Due to the lack of new construction in my area (which has a lot of rural mountainous land), the local building and zoning thugs (inspector and officers) are actually studying satellite images of the county to locate structures that may have been built without a permit or not up to code. They levy stiff fees, penalties, and fines against the owners. This is done to generate revenue, not out of any serious concern for public safety; even though construction in the county is now at less than 5% of what it was five years ago, they have not reduced the staffing in the department by a single person. So recent times make it much more difficult to get away with unconventional building practices. Go figure.

I hope your local gov't is not like this. Go for it!

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Greg In Colorado
2/23/2012 05:12:36 am

Late comment here, but just discovered your wonderful website.

Unfortunately, it is actually ILLEGAL in most parts of the US of A to build and live in a house smaller than some minimum number of square feet, say 900 or such, or that do not comply with national and local building codes, are not "engineered", etc. Building and zoning codes in most jurisdictions will not grant you a "Certificate Of Occupancy" (gov't permission to live in) without being connected to various utility systems: electricity, water, sewer, etc. Wood stoves may be banned or strictly regulated so heating must rely on The Man as well.

The Nanny State says the we may not live in a yurt, even if we want to. Sorta like that I may not consume raw milk even if I want to.

Brings to mind the great Joel Salatin's book: "Everything I Want To Do Is Illegal" since he and his family have been through this issue.

http://www.polyfacefarms.com/2011/07/25/everything-i-want-to-do-is-illegal-war-stories-from-the-local-food-front/

There have been many very creative homes built from interesting materials that been condemned and destroyed by local building nazis.

Due to the lack of new construction in my area (which has a lot of rural mountainous land), the local building and zoning thugs (inspector and officers) are actually studying satellite images of the county to locate structures that may have been built without a permit or not up to code. They levy stiff fees, penalties, and fines against the owners. This is done to generate revenue, not out of any serious concern for public safety; even though construction in the county is now at less than 5% of what it was five years ago, they have not reduced the staffing in the department by a single person. So recent times make it much more difficult to get away with unconventional building practices. Go figure.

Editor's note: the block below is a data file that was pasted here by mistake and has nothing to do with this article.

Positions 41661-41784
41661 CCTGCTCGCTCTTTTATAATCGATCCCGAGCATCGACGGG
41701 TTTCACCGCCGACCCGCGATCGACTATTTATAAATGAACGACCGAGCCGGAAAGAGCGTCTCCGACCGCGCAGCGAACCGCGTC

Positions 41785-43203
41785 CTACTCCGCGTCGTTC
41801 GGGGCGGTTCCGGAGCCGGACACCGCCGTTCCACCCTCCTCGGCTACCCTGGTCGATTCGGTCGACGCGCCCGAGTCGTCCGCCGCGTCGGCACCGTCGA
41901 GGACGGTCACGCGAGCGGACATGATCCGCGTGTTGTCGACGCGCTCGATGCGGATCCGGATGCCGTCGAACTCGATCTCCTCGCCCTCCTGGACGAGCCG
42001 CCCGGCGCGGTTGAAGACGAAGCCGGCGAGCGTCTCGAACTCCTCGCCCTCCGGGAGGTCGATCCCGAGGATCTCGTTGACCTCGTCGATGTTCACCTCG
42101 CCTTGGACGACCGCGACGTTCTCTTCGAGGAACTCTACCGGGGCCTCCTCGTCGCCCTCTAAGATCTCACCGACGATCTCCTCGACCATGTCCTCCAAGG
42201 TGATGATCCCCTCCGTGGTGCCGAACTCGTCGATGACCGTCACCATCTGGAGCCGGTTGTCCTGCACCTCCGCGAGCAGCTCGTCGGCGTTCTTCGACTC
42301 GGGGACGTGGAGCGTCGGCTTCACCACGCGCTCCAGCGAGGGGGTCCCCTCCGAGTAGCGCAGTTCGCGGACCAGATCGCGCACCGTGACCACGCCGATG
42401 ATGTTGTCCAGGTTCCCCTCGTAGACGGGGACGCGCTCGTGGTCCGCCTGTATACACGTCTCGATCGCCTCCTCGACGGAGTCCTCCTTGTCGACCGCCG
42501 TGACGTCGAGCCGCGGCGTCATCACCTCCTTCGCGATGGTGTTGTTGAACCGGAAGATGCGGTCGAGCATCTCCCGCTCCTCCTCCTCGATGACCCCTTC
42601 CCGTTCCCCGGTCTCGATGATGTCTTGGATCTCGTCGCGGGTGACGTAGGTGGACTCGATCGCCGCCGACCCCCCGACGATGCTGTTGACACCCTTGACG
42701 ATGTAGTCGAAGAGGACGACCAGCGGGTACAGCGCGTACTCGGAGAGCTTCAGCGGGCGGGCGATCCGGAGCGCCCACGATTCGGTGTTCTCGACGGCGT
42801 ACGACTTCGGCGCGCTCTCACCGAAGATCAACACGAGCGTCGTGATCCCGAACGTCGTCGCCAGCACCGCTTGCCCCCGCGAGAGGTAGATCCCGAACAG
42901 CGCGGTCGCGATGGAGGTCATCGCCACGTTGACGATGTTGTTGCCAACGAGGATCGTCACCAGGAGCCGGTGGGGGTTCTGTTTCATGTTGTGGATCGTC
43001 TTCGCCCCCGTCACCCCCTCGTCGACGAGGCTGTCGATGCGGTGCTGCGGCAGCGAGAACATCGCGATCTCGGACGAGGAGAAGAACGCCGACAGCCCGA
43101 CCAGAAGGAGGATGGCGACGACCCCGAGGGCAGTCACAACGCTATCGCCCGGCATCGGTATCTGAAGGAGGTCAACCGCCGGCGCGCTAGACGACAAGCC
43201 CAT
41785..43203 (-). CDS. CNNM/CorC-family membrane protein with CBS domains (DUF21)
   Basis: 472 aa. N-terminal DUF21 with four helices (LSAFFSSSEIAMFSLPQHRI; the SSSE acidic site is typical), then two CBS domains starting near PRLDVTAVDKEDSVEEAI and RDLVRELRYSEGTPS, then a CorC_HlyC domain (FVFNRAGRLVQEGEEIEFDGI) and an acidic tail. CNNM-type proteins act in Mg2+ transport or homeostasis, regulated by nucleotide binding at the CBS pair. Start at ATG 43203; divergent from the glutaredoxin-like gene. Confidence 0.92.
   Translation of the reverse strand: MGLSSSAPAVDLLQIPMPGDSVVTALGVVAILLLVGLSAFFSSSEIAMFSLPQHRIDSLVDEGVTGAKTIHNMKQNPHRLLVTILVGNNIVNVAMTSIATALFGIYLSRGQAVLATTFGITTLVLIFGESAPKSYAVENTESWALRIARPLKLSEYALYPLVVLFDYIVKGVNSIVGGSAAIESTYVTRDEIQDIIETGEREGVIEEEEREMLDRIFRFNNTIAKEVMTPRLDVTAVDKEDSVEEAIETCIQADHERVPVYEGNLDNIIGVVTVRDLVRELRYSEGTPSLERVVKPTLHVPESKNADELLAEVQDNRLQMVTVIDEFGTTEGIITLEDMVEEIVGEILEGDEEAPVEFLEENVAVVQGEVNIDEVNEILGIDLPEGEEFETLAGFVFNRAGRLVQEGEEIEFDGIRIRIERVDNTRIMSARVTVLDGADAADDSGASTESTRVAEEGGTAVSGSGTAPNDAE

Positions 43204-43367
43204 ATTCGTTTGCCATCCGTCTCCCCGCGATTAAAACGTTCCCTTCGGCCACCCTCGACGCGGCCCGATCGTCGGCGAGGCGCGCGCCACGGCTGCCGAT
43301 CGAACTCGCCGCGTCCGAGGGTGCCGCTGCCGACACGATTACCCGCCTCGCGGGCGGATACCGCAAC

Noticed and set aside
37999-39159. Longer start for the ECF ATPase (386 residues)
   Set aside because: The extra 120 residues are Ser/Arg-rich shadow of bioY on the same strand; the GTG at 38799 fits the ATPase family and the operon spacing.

I hope your local gov't is not like this. Go for it!

Reply
4/7/2012 06:39:51 am

Greetings from New Zealand, i live about 10 mins drive from the film set of the Hobbit movie, so i guess u r speaking with a real hobbit. My ancestors have lived here for longer than anyone can remember, and now i am lucky enough to occupy the lands they once roamed. I too dream of living in a litlle treasure like the one featured in your article and if u go to our website you will see my familys attempt to do just that. I do not live in it yet, but am making definite headway. It is currently being used as an implement shed, when finished it will resemble your image supplied. We as a family hope to create or should i say recreate the small villiage that flourished here up until approx 1960. A number of us adhere to permaculture principles and more and more of the family are becoming interested as numbers grow so too will our progress. We are Maori, native New Zealanders so permaculture and working with our Mother Earth is very much a part of our culture. We also have restrictions placed on our building practices so at the moment we spend our time thinking of clever ways to work within these restrictions whilst still retain our desired outcomes. It is not always as easy as it sounds but we continue to strive forward. This dream you have is to be nurtured the way forward is not an easy path, but be assured it is worth the effort - i know i am currently in the middle of the same dream and believe me it is as beautiful in reality as it is in the dream. We have a term here in New Zealand "Kia Kaha" it means be strong, another is arohanui. That means big love, love your way into your future and be strong. You now have a friend who supports your dream, many in fact. I love what you are doing and i love what you are saying, the way forward is with love. The word Manawanui means big hearted so now you have a big hearted hobbit friend in New Zealand who will be sending you thoughts of love to support your very special dream. Tihei Mauri Ora, Hui e. Taiki e. Arohanui.

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9/3/2012 08:11:30 am

I am pleased to read your post. I was searching for the related topic you discussed in there. Good job. All the best.

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9/10/2013 07:19:15 pm

I will suggest it to my friends and I have read several blogs on this subject and I really love to read your posts. Thanks.



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10/25/2016 10:30:43 am

The important things to remember as we work towards a solutions is that whatever is adopted must actually solve the funding problem for the long-term, be fair and equitable, and allow people time to adjust their retirement planning.